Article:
Ah, ok. I'm honestly completely ignorant of your scene in Lousiana. I work in Virginia. The sanctioning body I work with also works hand-in-hand with the State Athletic Commission, so we really keep everything on the up-n-up. Mind you, there are a number of people we are able to cut deals with for their services in exchange for a few seats, but it evens out because the seats you "give away" are seats you end up not being able to sell to someone, ya know?
Originally Posted by gandp1120
The group I work with doesn't get involved in paying anyone "under the table". That's just shady business.
As an amateur fighter, the only thing that I think should be required is that the promoter take care of all medical injuries as a result of the match.
Shadowdean... the way that works in the State of Virginia is this....
By Law, all participants in amateur sports (not just combat sports) are required to have PERSONAL medical coverage up to $10,000. After that, it is my understanding that it is up to the individual promoters whether or not they will insure above that amount. The sanctioning organization I work with, the Global Combat Alliance (GCA) requires the promoters have proof of supplemental insurance beyond that amount up to 1 million dollars. As a promoter, I purchase my insurance through the GCA to make sure everything is done properly.
We've been very fortunate to date that no participant in any of my events has needed medical attention beyond help with a very bloody nose. That being said, I know that the "Law of Averages" will eventually catch up to me and someone will get hurt one day. I'm quite comfortable and confident with the system we have in place.
I also make a point to advise all participants of the State Regulations regarding personal and supplemental insurance well ahead of our event. As a competitor, I can tell you that no promoter EVER took the time to discuss ANYTHING regarding medical coverange/insurance with me or my coaches. I think this is a HUGE disservice! I want to make sure that everyone who participates in my events knows what they're getting themselves into BEFORE they step into the ring!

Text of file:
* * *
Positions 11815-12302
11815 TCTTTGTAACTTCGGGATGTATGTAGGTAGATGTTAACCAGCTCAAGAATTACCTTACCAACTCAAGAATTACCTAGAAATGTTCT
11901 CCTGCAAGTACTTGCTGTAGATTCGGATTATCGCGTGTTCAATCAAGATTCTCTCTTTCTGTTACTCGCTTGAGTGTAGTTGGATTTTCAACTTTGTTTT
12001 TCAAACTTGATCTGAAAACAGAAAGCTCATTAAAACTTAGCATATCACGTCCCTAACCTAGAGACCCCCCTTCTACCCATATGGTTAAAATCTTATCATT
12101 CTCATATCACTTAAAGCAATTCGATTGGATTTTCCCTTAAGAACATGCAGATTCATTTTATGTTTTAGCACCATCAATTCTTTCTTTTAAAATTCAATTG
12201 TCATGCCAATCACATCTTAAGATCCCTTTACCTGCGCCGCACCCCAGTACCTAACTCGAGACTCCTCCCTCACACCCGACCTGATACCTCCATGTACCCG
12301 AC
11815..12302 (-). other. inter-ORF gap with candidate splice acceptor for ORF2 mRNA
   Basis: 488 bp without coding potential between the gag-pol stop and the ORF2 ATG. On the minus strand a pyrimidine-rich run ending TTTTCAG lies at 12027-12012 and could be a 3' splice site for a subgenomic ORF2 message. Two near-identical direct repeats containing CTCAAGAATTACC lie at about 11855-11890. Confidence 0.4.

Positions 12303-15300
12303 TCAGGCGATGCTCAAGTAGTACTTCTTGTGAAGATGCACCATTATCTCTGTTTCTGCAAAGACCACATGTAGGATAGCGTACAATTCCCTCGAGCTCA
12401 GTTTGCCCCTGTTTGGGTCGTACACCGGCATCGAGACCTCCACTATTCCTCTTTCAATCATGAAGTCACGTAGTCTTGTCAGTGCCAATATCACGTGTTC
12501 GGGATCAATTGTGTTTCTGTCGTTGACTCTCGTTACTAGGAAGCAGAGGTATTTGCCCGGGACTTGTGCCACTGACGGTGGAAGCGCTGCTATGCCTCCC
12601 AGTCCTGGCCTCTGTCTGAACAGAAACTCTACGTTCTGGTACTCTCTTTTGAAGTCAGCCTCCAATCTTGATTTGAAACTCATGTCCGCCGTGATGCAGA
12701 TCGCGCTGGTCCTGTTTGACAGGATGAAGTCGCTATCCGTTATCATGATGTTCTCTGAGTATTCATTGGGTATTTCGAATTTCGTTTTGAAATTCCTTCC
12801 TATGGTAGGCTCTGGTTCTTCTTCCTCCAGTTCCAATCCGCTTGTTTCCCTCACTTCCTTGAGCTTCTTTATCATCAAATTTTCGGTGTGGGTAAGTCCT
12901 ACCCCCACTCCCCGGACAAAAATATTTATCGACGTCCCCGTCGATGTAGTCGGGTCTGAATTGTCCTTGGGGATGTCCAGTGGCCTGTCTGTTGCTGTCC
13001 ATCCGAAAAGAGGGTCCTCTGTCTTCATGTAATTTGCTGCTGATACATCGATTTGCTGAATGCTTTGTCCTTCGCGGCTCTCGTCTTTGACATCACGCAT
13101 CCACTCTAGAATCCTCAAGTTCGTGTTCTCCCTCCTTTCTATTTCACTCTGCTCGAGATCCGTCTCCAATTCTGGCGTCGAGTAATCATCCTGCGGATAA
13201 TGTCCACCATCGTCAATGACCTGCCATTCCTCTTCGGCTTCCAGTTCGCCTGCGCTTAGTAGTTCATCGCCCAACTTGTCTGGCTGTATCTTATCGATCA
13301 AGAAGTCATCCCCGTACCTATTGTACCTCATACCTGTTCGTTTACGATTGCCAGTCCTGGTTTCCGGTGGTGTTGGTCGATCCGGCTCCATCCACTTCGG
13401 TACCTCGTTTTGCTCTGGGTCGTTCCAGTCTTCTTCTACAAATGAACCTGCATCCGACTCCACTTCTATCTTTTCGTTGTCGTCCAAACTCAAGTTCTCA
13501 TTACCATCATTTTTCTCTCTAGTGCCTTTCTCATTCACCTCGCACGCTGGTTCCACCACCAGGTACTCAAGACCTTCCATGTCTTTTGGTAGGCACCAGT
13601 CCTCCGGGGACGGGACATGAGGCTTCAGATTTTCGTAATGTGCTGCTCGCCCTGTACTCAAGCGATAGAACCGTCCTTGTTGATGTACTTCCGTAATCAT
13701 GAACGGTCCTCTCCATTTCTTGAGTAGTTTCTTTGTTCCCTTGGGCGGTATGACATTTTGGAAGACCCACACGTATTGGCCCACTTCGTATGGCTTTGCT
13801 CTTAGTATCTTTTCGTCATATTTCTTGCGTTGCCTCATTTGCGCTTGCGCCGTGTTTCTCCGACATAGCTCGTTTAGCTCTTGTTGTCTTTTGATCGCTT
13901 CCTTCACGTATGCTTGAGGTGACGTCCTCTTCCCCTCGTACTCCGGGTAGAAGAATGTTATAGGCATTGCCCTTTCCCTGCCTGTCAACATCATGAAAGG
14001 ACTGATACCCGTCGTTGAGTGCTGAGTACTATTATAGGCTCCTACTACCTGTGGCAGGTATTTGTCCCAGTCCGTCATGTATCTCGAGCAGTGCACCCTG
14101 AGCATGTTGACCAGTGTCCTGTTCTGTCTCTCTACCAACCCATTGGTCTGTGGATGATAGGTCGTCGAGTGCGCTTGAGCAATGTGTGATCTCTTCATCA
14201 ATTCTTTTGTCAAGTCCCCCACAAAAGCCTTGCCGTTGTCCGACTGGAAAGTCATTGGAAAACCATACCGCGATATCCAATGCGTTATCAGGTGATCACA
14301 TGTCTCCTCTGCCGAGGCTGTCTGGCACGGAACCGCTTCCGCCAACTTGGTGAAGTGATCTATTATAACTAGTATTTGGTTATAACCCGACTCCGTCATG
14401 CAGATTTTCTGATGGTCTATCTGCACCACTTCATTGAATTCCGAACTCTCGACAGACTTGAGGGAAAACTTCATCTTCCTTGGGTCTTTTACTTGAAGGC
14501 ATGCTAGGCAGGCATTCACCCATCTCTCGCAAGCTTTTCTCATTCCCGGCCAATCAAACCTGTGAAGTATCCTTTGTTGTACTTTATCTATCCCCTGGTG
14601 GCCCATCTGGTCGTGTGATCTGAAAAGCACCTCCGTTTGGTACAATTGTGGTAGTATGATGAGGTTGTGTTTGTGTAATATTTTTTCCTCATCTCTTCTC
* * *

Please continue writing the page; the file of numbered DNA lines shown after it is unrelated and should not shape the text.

Many fighters & coaches are simply too focused on preparation for competing in the event and winning their fight! They are not "planning" for an injury.... Many times they mistakenly assume that it is the promoters responsibility to cover any medical fees incurred. Well, if that were the case, you wouldn't have to sign a waiver now, would you? :)
(sorry, this isn't really a subject to joke around about)
Anyway, back to the point.... The bottom line is that in many events, promoters are NOT responsible to cover your medical fees. I volunteer the information to all participants because I want everyone to be fully aware of where their responsibilities begin and end, and where my responsibilities as the promoter begin and end..... and to be 100% honest, I do not know of any other promoter who does this.
I think you could keep the amateur/pro division if there was a codified statement as to what the terms "amateur" and "pro" really mean (at least in the context of Kickboxing and MMA/NHB style events.)
ie X can choose to fight as a pro and receive monetary profits from fighting as a pro if X has Y fights with Z win percentage.
Q can receive reimbursement, as an amateur, for travel, lodging, and meals, but no monetary profits, if Q has V fights with U win percentage.
Pro = money
amma = no money
is it that hard?
What if you comp his/her buddies' tickets, is he/she a pro then? What if you comp a hotdog for him/her after the fight? Does he/she receive benefit outside of just experience? What if you cover him/her for $x of insurance? What if you don't do anything like that and your event dies because you can't fill the undercard? Those are the types of things that need to be answered for newer combat sports to take hold (I'm not trying to be argumentative, I just really want to see MMA, Kickboxing, Pankration, etc take off and for everyone who wants to participate to be able to.)
Originally Posted by Shadowdean
If everyone was forced to be amateur before a certain amount of fights and then forced to go pro after a certain amount of fights, that would be a lot better than what we have. What it's like now is we have fighters with tons of fights staying amateur and beginners fighting pro for their first fight because a.) bad management, or b.) amateur fighting does not exist where they live. Unfortunately we have tons of different promoters using tons of different sanctioning bodies in states with different regulations on combat sports. We also have things like people who participate in both amateur boxing and another combat sport (kickboxing/MMA) and if you fight professionally in the other sport you can lose your amateur status as a boxer which disqualifies you from a whole spectrum of competition (like the Olympics for instance).
Originally Posted by jvjim
Interestingly, Delaware currently revamped their MMA laws and introduced a "Novice" class. Where anyone with 3 or less wins stays, then they move up to Amateur and Pro choices.